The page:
If you read today’s story about the six best cities to get lost in, you can understand why we feel nostalgic for a time when getting lost was a customary part of any travel experience.
Now-a-days, we arm ourselves with an arsenal of
navigational tools to prevent doing just that. Between cell phones, smart
phones, the Internet, GPS, guidebooks and maps, we have no trouble choosing
where we want to go, figuring out how to get there and staying connected the
entire time. But what’s the fun in that?
Travel is about exploration, and some of the most
fulfilling exploration happens when we lose ourselves -- in a place, in a culture
or in an experience. Since getting lost takes a bit of effort in this day and
age, here are 10 tips for losing yourself in your next vacation. For all of the
below, keep the address of your hotel in your pocket, just in case. If you
start to feel uneasy, remember: 10 years ago, there was no such thing as an
iPhone; 15 years ago, there was no such thing as Google.
your phone at the hotel.
all your other stuff there, too. That’s the advice of travel writer Matt Gross,
who writes the “Getting
Lost” series for the New York Times. “When you show up in a
new place”, he told the
Huffington Post, “head for a big train or bus station and stow your
bags in a locker, so you'll be free to roam without worrying about schlepping
all your [stuff] around.”
attention to what’s around you, not where you’re going.
street signs and landmarks.
a compass instead of a map.
6. Ask the locals. It beats consulting guidebooks any day
when it comes to finding a cool music venue, a kitschy café or a pick-up soccer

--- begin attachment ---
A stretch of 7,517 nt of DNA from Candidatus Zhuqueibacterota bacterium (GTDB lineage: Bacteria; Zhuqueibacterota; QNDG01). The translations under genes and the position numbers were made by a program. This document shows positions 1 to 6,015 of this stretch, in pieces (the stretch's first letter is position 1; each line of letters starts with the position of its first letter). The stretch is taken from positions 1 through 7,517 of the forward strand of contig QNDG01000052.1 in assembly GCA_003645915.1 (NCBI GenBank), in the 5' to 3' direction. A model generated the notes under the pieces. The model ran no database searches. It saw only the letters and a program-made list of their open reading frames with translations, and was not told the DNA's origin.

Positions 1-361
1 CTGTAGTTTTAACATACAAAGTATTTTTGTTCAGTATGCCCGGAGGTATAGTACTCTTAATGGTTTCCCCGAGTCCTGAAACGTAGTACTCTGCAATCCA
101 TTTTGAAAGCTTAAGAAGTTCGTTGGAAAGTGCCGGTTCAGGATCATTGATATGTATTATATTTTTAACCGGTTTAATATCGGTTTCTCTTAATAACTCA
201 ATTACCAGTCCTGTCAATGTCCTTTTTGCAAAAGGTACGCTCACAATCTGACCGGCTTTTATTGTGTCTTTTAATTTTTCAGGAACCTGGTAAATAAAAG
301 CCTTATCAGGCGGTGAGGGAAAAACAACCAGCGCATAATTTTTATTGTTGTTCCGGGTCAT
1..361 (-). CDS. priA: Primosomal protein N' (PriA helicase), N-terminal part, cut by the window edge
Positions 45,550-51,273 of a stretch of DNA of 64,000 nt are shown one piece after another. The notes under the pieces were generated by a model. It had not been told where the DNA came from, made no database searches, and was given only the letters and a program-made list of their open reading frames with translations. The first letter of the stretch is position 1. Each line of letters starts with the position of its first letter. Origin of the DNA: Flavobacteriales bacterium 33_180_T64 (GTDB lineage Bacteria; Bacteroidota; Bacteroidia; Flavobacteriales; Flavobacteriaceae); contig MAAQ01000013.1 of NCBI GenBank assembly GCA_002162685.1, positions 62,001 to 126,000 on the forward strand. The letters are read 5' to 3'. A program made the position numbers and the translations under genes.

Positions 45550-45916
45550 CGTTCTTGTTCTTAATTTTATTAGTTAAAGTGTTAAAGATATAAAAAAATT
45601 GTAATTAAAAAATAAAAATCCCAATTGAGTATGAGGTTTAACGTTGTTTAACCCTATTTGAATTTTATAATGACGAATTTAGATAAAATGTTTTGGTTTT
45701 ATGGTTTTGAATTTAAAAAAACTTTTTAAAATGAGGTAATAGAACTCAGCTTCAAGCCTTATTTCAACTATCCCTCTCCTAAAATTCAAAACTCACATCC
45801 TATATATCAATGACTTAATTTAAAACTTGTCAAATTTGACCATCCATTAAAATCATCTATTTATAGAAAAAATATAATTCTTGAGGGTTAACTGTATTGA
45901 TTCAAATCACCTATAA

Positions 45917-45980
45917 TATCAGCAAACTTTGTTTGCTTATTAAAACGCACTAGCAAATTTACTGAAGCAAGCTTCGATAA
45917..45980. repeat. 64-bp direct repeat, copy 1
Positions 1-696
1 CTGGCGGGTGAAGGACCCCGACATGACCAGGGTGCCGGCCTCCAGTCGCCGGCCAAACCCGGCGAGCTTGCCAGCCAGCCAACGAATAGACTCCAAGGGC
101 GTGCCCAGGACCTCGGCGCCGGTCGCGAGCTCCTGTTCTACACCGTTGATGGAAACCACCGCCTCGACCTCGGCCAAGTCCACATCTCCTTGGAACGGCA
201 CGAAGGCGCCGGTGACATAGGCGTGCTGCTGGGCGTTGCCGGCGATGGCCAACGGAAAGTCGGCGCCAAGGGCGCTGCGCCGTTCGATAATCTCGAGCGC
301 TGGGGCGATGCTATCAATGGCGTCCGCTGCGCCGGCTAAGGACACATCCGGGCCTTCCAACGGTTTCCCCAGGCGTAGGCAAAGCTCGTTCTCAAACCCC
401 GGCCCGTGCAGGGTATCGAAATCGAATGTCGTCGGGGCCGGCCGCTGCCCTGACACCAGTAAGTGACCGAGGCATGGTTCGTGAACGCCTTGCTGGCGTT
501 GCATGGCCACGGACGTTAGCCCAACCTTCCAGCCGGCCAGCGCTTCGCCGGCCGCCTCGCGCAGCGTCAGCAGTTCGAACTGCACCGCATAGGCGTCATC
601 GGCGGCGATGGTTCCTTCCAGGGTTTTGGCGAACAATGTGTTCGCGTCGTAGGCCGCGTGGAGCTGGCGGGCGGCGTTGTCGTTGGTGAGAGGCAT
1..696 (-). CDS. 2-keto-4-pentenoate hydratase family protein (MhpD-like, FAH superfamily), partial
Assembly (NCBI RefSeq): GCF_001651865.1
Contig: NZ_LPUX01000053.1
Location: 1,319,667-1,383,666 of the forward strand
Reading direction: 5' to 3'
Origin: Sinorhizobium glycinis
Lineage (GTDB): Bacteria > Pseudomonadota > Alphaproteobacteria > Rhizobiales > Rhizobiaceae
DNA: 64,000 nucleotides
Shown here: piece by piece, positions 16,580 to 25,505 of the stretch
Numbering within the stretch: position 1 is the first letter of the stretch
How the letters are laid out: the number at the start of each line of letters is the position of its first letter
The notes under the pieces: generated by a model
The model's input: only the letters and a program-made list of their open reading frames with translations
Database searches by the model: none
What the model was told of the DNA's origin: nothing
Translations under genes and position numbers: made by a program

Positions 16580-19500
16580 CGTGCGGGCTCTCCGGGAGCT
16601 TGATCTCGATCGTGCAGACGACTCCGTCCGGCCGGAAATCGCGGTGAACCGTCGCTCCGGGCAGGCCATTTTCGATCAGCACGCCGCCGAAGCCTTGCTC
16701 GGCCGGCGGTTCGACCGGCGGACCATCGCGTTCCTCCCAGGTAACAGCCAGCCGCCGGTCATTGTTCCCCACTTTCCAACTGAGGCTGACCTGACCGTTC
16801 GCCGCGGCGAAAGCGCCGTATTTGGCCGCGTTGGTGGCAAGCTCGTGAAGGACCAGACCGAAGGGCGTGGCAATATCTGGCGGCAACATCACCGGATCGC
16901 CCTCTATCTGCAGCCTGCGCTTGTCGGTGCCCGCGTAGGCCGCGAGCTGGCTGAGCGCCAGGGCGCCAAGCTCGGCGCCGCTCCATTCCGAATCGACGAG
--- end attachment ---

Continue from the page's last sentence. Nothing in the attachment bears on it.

on the metro or a bus and ride it till the end of the line. Get out and explore
where you are.
a neighbourhood you want to see before leaving the hotel. Then try to find it
without using any navigational
9. Get on a rooftop with a good view of the city. Look
far off into the distance and pick out a building, park or anything else appealing.
Go downstairs and try to make your way over there.
you’re ready to be found, just ask for directions. People
are almost always more willing to help than you expect them to be.
Some of the greatest travel stories come from getting
lost, or losing yourself, in a new place We want to read these stories. Tell us
how you lost your way and why it was worth it using the hashtag #gettinglost on
Twitter, or tell us your tale by
commenting on Facebook. We’ll
publish the best responses in an upcoming Travelwise column.
is a BBC Travel column that goes behind the travel stories to answer common
questions, satisfy uncommon curiosities and uncover some of the mystery
surrounding travel. If you have a burning travel question, contact Travelwise.